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When the tide is out, a three mile long shingle and sand beach is exposed towards Loe Bar and the Penrose Estate. We took a stroll round both sides of the harbour. On the right is the Old Lifeboat House, now a studio and exhibition space. The two cannon standing either side of the harbour, come from the frigate HMS Anson, which was wrecked on nearby Loe Bar in 1807. They were once fired on the Napoleon’s navy during the battle of Brest. A morning coffee sat outside and the sun even came out. A lovely place, no doubt we will return!

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From Porthleven we drove on to Mullion Cove, now owned by the National Trust. This tiny picturesque harbour was originally built in the 1890’s and still shelters a small fishing fleet from powerful westerly storms.

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Just up from the harbour is The Chocolate Factory and craft centre, worth a stop off for some shopping!

After a quick drive to the top of a hill with a view for our picnic lunch, we finished our day in Helston, where the rain clouds were finally amassing.  This bustling market town has a mixture of Georgian and Victorian architecture with a fine monument built in 1834 of Humphry Millet Grylls, a local bank and solicitor whose actions kept the local tin mine open, saving 1200 jobs. We visited the fascinating Helston Folk Museum which is housed in a very long building, the former Market House and Drill Hall. The Market originally had two separate market halls, one for butter and eggs, and one for meat, you can still see the original sloping granite floors. The museum was extended into the Drill Hall in 1999 and a mezzanine gallery was added. It really seemed to go on for ever! At the end of the museum a class of school children in old fashioned clothes were being taught their lessons in the Victorian manner!

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When we finally left the maze of the museum and made our way to the car, the heavens finally opened. We’d had a fantastic day, so really couldn’t complain!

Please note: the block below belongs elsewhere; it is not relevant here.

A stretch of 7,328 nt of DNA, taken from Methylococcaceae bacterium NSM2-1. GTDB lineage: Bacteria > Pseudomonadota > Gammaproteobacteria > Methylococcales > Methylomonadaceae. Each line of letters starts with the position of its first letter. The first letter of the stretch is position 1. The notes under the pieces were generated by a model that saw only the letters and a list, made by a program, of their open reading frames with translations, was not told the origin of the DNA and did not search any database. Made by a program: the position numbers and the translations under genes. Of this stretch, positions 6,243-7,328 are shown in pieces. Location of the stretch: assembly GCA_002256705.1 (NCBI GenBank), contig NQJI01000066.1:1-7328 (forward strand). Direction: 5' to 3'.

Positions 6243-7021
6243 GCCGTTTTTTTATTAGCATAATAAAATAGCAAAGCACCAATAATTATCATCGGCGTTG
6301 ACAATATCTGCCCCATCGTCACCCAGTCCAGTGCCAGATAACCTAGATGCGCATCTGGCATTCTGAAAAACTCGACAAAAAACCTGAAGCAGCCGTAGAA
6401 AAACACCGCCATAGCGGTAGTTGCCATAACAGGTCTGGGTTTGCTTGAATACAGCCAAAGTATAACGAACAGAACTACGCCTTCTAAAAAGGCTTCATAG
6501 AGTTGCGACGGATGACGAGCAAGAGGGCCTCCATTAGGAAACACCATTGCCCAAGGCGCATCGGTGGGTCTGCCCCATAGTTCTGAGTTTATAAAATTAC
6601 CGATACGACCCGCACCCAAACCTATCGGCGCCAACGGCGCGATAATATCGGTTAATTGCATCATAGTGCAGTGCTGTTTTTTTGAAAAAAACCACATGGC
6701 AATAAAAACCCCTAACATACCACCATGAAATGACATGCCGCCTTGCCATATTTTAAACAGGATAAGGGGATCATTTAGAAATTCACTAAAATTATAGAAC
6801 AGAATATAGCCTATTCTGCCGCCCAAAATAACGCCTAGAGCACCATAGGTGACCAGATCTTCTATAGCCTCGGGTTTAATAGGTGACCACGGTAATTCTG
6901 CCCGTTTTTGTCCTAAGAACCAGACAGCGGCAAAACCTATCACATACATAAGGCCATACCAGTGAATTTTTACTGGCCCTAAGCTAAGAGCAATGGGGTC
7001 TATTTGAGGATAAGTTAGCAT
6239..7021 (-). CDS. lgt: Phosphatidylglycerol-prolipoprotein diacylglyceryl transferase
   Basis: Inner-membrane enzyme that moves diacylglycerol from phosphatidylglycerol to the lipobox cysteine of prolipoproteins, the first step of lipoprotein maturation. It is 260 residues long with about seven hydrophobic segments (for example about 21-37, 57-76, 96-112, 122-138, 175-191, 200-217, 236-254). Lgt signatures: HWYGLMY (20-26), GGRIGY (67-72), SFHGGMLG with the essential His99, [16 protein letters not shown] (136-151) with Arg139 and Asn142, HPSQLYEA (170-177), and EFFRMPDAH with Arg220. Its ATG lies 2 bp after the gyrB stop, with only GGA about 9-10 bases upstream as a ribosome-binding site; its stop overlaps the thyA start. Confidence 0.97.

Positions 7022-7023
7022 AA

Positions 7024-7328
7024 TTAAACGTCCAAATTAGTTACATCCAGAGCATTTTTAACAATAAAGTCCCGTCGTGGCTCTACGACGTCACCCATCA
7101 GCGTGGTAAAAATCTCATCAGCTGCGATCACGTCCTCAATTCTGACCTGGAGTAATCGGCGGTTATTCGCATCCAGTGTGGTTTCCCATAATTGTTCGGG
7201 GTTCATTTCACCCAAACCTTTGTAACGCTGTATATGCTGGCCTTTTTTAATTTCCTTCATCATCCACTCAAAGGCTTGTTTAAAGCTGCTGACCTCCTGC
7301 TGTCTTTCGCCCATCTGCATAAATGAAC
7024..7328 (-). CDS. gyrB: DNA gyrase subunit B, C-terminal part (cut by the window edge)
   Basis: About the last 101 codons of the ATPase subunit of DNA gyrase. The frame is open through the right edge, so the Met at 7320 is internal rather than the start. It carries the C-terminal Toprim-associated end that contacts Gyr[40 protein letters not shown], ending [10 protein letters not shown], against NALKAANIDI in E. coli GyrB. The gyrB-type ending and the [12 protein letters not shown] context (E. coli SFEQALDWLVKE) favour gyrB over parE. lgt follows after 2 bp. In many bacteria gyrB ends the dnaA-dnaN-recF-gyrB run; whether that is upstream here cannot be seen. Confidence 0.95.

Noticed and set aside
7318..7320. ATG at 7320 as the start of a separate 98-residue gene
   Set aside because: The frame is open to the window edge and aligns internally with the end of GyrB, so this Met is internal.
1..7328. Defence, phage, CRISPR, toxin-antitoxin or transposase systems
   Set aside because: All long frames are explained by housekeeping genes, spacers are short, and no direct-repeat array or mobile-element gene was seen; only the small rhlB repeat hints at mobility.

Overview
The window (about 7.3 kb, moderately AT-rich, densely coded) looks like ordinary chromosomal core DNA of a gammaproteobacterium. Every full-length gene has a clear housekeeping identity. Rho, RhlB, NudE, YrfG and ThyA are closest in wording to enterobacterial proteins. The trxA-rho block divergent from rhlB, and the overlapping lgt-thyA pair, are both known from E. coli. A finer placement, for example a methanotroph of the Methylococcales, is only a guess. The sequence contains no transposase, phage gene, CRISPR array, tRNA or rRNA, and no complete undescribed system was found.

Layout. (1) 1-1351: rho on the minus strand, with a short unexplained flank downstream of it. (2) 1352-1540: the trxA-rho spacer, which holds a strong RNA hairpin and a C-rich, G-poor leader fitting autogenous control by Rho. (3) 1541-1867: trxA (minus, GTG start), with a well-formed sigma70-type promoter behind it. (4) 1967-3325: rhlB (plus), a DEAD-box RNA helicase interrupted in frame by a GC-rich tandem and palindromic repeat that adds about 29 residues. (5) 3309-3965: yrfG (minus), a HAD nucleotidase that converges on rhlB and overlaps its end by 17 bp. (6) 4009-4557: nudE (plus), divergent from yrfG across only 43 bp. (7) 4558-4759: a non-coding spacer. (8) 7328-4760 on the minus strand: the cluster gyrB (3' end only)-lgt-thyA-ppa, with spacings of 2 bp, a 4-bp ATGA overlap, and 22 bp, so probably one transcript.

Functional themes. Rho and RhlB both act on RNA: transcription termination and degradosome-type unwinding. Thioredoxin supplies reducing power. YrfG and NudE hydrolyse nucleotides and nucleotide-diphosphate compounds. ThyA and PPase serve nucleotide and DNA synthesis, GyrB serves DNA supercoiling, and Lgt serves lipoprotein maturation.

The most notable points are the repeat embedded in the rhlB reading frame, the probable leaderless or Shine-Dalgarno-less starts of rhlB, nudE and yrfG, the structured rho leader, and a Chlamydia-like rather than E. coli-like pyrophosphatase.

Porthleven, Mullion Cove and Helston

Porthcurno, telegraphs and sharks?

On the Monday afternoon we headed back to Porthcurno. We had previously visited the amazing Minack Theatre perched up on the cliff.

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Today we were heading for the telegraph museum. While G had a quick nap in the car, I took a stroll down to the beach. Porthcurno beach and bay, enclosed by the Logan Rock headland is a stunning stretch of golden sands, which has been listed as one of the top ten beaches in the world! Not exactly tropical weather today but still beautiful.

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At the beach you can see the Cable Hut/House the last point before the cables go under the sea. In fact you can still see one of the thick cables. So what were these cables? And why was this site so important? We went into the Porthcurno Telegraph Museum to find out how this spot in Cornwall became the most important communications site in Britain.

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The first cable under the Atlantic Ocean was laid in 1866 by the SS Great Eastern and in Cornwall the first submarine telegraph cables were landed here in Porthcurno in 1870, part of an early international link from the UK to India (then a British colony). In 1872 the Eastern Telegraph Company Limited was formed which took over the operation of the cables and built a cable office in the Porthcurno Valley. Between the wars, the office operated as many as 14 cables for a time, the largest submarine cable station in the world, with the capacity to received and transmit up to a two million words a day. The telegraph message (though primitive in today’s technical world) transformed global communications! Before telegraphs, the quickest way to communicate with another continent was sending a letter by ship!

From the 1850s until well into the 20th century, British submarine cable systems dominated the world. In 1896 there were thirty cable laying ships in the world and 24 of them were owned by British companies!

By World War 2, the office at Porthcurno had become a crucial communication centre and to improve the security of the site, a network of tunnels were built to shelter the essential telegraph equipment from enemy fire.

It’s a fascinating place to visit with plenty of hands-on exhibits (morse code practice anyone?) and lots of information about the people who worked here and at sea laying the cables.

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It’s fascinating history, of course. But surely in this world of global satellites, we no longer need to lay cables under the sea? You might think so, but actually our internet today still relies on those underground cables. In fact 99% of all international data is transmitted by submarine communications cables, hundreds of thousands of miles long. Laying these cables is a complex expensive business! Thwarted rather by sharks, who happen to like gnawing on those cables so that companies such as Google, need to shield their cables in shark proof wire wrappers! Ouch.

Telegraphy (from Greek: τῆλε têle, “at a distance” and γράφειν gráphein, “to write”) is the long-distance transmission of textual or symbolic (as opposed to verbal or audio) messages

Porthcurno, telegraphs and sharks?